Who’s (not) afraid of the Basel III disclosure requirements?

The answer is: Australia’s  Commonwealth bank. As I will demonstrate, this bank is unique in going the extra mile. It  shows that the Basel III disclosure requirements are not something to be afraid of. In fact, they are doable.

But first, this entry explains the Basel III disclosure requirements. Though they are part and parcel of Basel III, discussions on Basel III capital almost never cover disclosure.They are a bit of a wallflower in discussions on capital.

The disclosure requirements are important, this cannot be stressed enough. They deter banks from using capital definitions that are not defined by regulation, such as the bogus term “Core Tier 1.” ING, for example, includes €2.25B Government-held debt-like securities in its Core Tier 1 definition; see ING’s 2012 annual reports. These Core Tier 1 securities will not absorb loses without political consequences, fail to comply with basic Tier 1 requirements for loss absorption, and thus overstate ING’s Tier 1 ratio by 80bp. A uniform definition, such as Basel III’s Common Equity Tier 1, should prevent such mishaps.

The disclosure requirements are also comprehensive and detailed. Importantly, they are in force, though enforcement may be patchy for now – regulators seem to hesitate. But for individual banks that should not be a reason to procrastinate. Basel issued the consultation version of the requirements back in 2011.

It is 2013 now – time to pay attention and learn from banks that show the disclosure requirements are doable.

The Basel III disclosure requirements mainly entail the publication of two templates:

  1. The Disclosure Template. This template requires a full reconciliation from accounting information to capital ratios. Reconciliation requires disclosure of all securities contributing to the ratios: equity, hybrid instruments, and subordinated debt instruments.
    It also requires the disclosure of all regulatory adjustments, e.g. the deductions of goodwill, defined-benefit pension fund net assets, and holdings in other financials.
  2. The Main Features Template. This template discloses all key features of all regulatory capital instruments. This information is particularly useful for assessing the loss-absorbing quality of securities that count towards Additional Tier 1 and Tier 2 capital. Again, the template requires the disclosure of detailed and comprehensive information.

So, how do banks conform to the Basel III disclosure requirements? Probably the best country to look at is Australia. Thanks to its regulator APRA, this country is at the Basel III implementation forefront.

The APRA disclosure requirements (APS 330) are in force since 30 June 2013. But, because APRA only recently implemented these disclosure requirements, it allows banks to disclose on a ‘best endeavours’ basis for the June 2013 reporting date only.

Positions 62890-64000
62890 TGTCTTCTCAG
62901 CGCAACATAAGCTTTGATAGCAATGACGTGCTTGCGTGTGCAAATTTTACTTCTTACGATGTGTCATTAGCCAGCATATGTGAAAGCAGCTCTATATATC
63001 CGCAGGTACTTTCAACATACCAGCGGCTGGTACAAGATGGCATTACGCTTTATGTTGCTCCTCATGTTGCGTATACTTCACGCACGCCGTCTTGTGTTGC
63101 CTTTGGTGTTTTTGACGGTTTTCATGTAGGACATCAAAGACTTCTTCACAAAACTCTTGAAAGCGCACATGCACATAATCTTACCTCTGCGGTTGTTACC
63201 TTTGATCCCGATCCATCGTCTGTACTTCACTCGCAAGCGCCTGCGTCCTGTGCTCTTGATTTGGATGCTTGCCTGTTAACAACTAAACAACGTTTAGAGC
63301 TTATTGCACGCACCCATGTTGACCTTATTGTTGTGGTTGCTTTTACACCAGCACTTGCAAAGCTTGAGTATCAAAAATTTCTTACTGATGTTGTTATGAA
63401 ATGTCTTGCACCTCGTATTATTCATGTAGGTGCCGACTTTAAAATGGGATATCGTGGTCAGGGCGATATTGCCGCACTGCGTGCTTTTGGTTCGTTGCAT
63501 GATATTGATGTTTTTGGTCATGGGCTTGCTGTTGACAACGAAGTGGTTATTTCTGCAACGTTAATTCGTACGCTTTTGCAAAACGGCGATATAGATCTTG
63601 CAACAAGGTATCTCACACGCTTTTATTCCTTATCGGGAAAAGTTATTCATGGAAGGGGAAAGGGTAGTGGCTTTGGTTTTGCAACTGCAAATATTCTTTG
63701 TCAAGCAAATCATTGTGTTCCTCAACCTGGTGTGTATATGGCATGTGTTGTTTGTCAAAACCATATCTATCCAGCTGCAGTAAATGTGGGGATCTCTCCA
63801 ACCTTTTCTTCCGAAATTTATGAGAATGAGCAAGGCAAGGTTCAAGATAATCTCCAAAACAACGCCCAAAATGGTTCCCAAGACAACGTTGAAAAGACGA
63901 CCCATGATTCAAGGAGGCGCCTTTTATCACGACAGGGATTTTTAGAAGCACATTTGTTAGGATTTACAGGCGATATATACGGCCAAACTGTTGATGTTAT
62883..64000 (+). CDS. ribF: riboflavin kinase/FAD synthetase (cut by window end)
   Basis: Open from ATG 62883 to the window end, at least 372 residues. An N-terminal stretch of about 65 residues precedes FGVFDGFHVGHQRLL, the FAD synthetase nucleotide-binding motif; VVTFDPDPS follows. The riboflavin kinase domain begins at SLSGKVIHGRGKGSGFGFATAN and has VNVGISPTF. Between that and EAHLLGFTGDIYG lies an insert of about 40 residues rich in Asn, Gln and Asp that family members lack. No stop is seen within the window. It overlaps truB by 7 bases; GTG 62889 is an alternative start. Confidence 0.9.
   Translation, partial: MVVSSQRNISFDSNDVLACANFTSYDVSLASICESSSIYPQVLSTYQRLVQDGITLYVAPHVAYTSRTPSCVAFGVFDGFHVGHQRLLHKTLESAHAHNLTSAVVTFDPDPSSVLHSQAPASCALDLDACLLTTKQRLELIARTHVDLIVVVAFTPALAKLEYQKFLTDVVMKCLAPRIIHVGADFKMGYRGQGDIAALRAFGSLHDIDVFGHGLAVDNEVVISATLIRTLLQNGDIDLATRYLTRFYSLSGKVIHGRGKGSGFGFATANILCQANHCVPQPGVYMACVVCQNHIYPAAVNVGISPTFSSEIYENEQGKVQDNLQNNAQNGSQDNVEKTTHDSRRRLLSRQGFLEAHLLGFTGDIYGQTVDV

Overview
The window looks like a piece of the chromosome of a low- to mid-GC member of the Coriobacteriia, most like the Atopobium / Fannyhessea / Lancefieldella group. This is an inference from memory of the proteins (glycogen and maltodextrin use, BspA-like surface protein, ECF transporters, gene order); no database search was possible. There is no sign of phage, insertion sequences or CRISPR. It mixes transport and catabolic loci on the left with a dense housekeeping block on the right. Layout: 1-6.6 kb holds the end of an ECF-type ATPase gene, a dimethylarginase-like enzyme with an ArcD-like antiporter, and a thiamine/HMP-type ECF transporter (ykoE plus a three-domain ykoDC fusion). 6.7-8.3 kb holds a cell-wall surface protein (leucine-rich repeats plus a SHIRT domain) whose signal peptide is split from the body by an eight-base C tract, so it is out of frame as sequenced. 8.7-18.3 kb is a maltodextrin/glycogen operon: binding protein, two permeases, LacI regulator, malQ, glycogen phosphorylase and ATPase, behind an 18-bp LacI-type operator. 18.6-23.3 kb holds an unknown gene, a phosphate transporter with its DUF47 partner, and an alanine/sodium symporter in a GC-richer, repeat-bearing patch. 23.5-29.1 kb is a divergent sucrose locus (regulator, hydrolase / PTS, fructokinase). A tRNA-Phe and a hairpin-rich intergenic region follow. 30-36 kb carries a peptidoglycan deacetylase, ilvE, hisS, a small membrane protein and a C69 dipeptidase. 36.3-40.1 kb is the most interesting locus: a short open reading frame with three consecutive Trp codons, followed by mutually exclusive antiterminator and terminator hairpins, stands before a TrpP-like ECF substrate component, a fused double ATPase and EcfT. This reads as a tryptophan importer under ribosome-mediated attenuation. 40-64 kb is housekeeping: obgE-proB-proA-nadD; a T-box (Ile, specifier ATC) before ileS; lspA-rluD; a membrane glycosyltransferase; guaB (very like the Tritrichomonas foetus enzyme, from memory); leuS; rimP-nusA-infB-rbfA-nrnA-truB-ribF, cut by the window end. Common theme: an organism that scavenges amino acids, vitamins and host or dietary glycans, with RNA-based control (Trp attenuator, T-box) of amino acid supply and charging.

Strikingly, the variation is significant. Take the four largest Australian banks by assets and deposits from seeking alpha and notice the variation in disclosure quality.

1)      Truly impressive is the Commonwealth bank, their disclosures follow the Basel III disclosure templates accurately, presenting two measures of the Common Equity Tier One ratio: 8.2% according to APRA’s definition, and 11.0% according to the international definition; click here to see for yourself.  In addition, the Commonwealth bank reports footnote tables supporting the disclosure template.
Regarding the main features template, here the Commonwealth bank also shows strength; click here to see for yourself.
This bank shows the disclosure requirements can be implemented con amore.

2)      Westpac made a good effort. It has a separate section on regulatory disclosures, which for now mentions capital instruments and their features. Unfortunately, Westpac does not offer a disclosure template in its June 30 Pillar III report.

3)      National Australia Bank is not ready for Basel III disclosures yet. Its third quarter risk and capital report, presents an old-style, condensed, Pillar III report, even though the cover of this report refers to the APRA APS 330 standard.

4)      ANZ performs similarly poorly: though its June 2013 Pillar III disclosure report cover mentions the APRA APS 330 standard, the contents also show an old-style, condensed, Pillar III report.

It is encouraging to see one bank making a solid effort, may others quickly follow suit.

P.S. an excellent paper on banks disclosures is the one by Holger Daske and Jannis Bishof: Mandatory Disclosure, Voluntary Disclosure, and Stock Market Liquidity: Evidence from the EU Bank Stress Tests.

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